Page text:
To Fund or Not To Fund That is the Question

So if you have not been paying attention to any geeky blogs you might have missed that Rob Thomas and Kirsten Bell have started a Kickstarter to fund a Veronica Mars movie. Or the fact that they met their $2 million goal in the first day, so now everything is just bonus. Part of me is excited about the idea of a Veronica Mars movie because I watched the show when it was on originally, but I have never given to a Kickstarter before.

The fact that they met their funding in one day just made me think about how people spend there money in general and what makes people support any Kickstarter. I have seen other Kickstarters, but nothing that has driven me to give money. Even with the Veronica Mars movie, I question whether I really want to give money. Some of the problem when I think about giving money to a Kickstarter is thinking about whether there would be a better use for the money, such as a charity. At the same time it is also important to have independent funding for artists and designers because a lot of larger corporations make it really hard to create something new.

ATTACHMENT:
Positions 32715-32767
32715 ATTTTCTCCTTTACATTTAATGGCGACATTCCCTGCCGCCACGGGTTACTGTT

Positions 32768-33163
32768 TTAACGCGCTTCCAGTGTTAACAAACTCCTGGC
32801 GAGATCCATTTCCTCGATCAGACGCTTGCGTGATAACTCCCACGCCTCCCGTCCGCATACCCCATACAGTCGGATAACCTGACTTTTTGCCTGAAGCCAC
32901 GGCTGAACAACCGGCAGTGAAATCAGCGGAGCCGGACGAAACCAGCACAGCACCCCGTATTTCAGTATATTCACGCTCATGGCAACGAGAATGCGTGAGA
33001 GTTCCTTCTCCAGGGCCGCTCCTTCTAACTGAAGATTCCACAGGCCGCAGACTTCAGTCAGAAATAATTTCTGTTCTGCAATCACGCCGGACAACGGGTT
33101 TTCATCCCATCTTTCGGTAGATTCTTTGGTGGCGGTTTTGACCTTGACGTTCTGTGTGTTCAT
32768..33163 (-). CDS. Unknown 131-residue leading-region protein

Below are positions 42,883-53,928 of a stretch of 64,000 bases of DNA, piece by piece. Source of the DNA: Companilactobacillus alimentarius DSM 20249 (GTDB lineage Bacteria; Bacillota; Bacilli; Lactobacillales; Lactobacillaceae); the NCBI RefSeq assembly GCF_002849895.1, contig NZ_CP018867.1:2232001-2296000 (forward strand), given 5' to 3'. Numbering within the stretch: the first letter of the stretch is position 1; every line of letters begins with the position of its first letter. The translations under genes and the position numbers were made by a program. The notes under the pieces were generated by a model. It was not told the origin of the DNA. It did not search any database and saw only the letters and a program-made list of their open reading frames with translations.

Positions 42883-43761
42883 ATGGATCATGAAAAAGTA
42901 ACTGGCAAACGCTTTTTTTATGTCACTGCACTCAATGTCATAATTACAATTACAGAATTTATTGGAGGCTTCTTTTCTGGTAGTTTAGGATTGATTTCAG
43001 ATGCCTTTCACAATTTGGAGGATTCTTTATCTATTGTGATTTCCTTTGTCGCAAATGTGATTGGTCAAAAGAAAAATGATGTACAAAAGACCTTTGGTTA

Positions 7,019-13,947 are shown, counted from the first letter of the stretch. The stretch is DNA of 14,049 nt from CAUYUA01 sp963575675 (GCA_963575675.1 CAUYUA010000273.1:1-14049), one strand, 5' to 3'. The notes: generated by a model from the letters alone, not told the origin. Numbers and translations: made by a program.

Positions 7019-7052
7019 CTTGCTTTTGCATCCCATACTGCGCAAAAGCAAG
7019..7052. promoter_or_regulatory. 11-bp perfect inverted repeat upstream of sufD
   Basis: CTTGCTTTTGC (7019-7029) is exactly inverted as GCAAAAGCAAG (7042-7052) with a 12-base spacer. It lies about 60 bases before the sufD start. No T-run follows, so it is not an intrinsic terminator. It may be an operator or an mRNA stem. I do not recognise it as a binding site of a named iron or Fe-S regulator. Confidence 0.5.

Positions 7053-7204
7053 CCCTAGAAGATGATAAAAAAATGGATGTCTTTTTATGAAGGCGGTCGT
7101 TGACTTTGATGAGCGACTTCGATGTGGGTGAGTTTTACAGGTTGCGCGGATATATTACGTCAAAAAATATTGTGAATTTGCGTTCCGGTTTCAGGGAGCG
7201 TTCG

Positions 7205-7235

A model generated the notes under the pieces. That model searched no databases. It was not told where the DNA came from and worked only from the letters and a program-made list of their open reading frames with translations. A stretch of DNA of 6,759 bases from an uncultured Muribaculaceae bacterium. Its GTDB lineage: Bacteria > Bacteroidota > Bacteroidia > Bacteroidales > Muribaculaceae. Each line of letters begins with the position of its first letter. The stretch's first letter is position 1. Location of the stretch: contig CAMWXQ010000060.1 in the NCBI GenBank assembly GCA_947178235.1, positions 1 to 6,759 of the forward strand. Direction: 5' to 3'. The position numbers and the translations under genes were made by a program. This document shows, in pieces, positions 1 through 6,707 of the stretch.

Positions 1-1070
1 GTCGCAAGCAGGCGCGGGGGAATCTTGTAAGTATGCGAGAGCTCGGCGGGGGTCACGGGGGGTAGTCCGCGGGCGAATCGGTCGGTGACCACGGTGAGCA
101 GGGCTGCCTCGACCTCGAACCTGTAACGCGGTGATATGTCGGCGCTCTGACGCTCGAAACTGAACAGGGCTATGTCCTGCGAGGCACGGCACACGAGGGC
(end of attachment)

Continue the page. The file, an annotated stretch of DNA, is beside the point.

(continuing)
Funding Charities versus Kickstarters

So I probably should not think of it this way, but it is hard for me not to. We talk about how our society is built on consumerism and Kickstarter projects seem to feed into that consumerism by making us spend money to create things so other people can spend money. There is also a thought that if you are spending money on a Kickstarter are you not spending money somewhere else that would fund something that would be more meaningful to the world at large.

David made a good point that a way to look at this might be to look at how much money was given after Hurricane Sandy. The Red Cross reported $202 million dollars given as of December 17th to support the clean up after the hurricane. So people are obviously still giving to charities when they hear about tragedies happening. The question I still have is that there are a lot of people who still need help even when there is not a specific tragedy. This is not to say that spending money on entertainment is a bad thing; books, movie, video games are some my favorite things to do, but this has gotten me thinking about everywhere I spend my money, something I need to think of more often.

I think it is just important when thinking about these Kickstarters of where we spend our money. Lately I have been trying to think about what I really need to buy, or trying to wait until I finish books or games that I haven’t finished yet. We have this desire to be involved with the latest and greatest, but do we really have the time to commit to play, read, watch all the new things there are out there? On the other hand how much good could we do with spending a little bit of that entertainment money on a charity or cause that we believe in?

Independent Funding for Projects